- Notice how your legs feel as heavy as two tree trunks.
- Relax your eyelids.
- Relax your jaw, let your tongue fall back, and relax your throat.
- If your mind is drifting away, gently bring it back to your breath.
- Gaze upward with your eyes still closed, and focus your attention on the spot between your eyebrows. Now slowly let yourself
- forget your body and feel how it merges with the space around you. Feel the peace and calm cushioning you.
- Stay like that as long as you want. When you’re ready to stop, gently wiggle your toes and your fingertips. Open your eyes slowly.
- Stretch, tense and relax your whole body before standing up.
You might fall asleep during Savasana the first few times if your body is really tired.
The Sun Salutation:
Surya Namaskar, the Sun Salutation, is usually performed early in the morning and is perfect for energizing the entire body. This sequence of eight postures is practiced in sets of five, but begin with two sets and then gradually increase the number of sets to perform. Synchronize your breath with the movements of your body. If you already know how to do yoga, you’re definitely free to replace the Sun Salutation with different sequences.
You can find two good videos that teach this sequence here and here.
You can find a sample sequence here.
In addition, please try to do the following every single day!
- limit your daily consumption of coffee , alcohol, salt, sugar, spices, fried food, and fat,
- drink at least 10 glasses of water,
- eat less and ‘undereat’ (stop eating before you feel full),
- eat less meat and more fresh vegetables and fruits,
- sleep for at least 7 hours,
- stand up and move for 5 minutes after every half hour of work in front of a computer
“When you are inspired by some great purpose, some extraordinary project, all your thoughts break their bounds: Your mind transcends limitations, your consciousness expands in every direction and you find yourself in new, great and wonderful world.” – Patanjali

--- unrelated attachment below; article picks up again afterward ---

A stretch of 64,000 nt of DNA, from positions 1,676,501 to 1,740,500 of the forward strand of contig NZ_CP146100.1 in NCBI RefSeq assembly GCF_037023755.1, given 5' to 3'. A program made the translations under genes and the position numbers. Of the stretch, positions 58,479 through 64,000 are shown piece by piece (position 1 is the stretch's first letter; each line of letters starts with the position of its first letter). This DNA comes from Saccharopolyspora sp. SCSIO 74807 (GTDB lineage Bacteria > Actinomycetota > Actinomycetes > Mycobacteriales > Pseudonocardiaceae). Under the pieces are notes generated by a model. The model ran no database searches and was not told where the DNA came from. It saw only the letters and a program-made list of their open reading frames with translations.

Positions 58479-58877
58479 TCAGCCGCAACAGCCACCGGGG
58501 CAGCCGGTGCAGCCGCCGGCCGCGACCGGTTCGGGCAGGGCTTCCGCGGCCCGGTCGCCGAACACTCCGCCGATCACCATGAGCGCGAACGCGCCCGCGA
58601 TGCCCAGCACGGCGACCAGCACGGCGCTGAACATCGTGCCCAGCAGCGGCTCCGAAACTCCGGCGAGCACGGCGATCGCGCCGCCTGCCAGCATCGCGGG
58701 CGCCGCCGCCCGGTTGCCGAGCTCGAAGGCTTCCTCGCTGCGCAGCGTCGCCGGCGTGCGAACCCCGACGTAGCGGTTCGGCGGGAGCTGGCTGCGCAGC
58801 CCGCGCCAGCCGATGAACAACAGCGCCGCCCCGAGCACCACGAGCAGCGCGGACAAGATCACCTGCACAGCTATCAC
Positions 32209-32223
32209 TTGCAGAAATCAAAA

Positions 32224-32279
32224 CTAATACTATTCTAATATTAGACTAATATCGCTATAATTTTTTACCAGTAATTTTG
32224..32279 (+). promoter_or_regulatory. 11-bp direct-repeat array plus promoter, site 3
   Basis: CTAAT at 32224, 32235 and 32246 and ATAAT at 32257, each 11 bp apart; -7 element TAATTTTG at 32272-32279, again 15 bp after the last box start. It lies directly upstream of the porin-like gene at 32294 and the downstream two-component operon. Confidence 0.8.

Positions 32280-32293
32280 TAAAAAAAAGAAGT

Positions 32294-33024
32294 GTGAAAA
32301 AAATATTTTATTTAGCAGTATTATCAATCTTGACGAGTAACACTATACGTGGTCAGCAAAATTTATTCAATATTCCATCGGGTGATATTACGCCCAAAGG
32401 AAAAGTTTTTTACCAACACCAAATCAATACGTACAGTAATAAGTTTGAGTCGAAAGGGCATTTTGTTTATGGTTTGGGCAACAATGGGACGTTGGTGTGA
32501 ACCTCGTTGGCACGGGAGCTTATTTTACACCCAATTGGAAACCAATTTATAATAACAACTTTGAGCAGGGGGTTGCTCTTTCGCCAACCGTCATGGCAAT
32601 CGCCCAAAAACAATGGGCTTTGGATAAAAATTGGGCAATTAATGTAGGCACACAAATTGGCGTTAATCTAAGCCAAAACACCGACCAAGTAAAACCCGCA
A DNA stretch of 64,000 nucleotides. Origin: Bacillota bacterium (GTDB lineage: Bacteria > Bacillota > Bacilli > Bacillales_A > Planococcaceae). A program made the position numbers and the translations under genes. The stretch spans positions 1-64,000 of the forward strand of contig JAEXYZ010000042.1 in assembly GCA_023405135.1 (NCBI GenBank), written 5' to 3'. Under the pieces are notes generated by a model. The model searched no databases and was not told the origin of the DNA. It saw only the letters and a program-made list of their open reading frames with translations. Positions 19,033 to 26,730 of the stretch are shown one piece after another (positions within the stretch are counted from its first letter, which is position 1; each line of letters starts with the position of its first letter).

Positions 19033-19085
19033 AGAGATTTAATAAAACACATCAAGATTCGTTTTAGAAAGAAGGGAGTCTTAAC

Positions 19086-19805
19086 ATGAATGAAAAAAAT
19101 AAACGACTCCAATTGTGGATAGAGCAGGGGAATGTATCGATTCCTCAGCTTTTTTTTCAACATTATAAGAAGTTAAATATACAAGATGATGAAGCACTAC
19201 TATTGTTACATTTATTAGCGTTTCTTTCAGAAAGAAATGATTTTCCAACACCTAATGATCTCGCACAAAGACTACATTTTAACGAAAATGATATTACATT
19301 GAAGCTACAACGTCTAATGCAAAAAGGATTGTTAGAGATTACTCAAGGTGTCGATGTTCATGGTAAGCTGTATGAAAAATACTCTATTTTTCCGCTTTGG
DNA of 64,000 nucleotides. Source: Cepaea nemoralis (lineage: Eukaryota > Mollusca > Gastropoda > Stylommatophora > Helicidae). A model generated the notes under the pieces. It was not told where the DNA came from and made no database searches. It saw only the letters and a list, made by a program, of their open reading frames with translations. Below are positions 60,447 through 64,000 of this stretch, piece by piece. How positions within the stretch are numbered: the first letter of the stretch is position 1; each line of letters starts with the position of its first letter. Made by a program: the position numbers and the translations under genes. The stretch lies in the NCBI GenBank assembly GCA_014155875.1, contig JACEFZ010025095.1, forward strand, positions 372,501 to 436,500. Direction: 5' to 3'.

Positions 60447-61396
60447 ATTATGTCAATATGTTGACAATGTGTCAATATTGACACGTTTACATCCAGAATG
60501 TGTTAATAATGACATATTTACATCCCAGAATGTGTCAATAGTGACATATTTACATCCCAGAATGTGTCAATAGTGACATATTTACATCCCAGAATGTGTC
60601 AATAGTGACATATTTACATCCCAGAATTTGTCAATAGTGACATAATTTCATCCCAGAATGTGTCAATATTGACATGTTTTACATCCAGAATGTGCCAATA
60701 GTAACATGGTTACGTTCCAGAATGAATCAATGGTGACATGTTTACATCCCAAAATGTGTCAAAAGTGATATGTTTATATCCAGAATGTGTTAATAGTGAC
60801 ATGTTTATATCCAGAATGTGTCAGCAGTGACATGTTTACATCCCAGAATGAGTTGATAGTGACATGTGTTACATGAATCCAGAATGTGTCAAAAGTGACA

Download and print the free workbook at the end of this post. Review it each night before you go to sleep so that you mentally prepare yourself for the next day’s self-care.
If you skip a day, don’t worry and don’t make a big deal out of it. Just move on, and do what you have to do the following day. Most importantly, enjoy what you’re doing. You’re starting to take good care of yourself like you’ve always wanted to.
What can be more exciting!
Click to download C.A.’s 66 day workbook that will help you make self-care an indispensable part of your life.
Note from Sandi:
This is a bold invitation to join C.A. and I in committing to 66 days that will change your life. If you’re up for it (and I know you are), leave us a comment below telling us why this is important to you.
For example, I want to feel so good by my next birthday that I can dance the night away in celebration! I want to feel that energized and alive in my skin and I’d love for you to join me.
C.A. and I will be starting the 66 day count on Monday, Oct. 31, 2011. On the 67th day, Thursday, January 5, 2012 we’ll come together to share and celebrate!
This is an opportunity to be the change in your own life with the support of a community.
Join us and be part of the transformation!
p.s. Remember to download your copy of the 66 day workbook!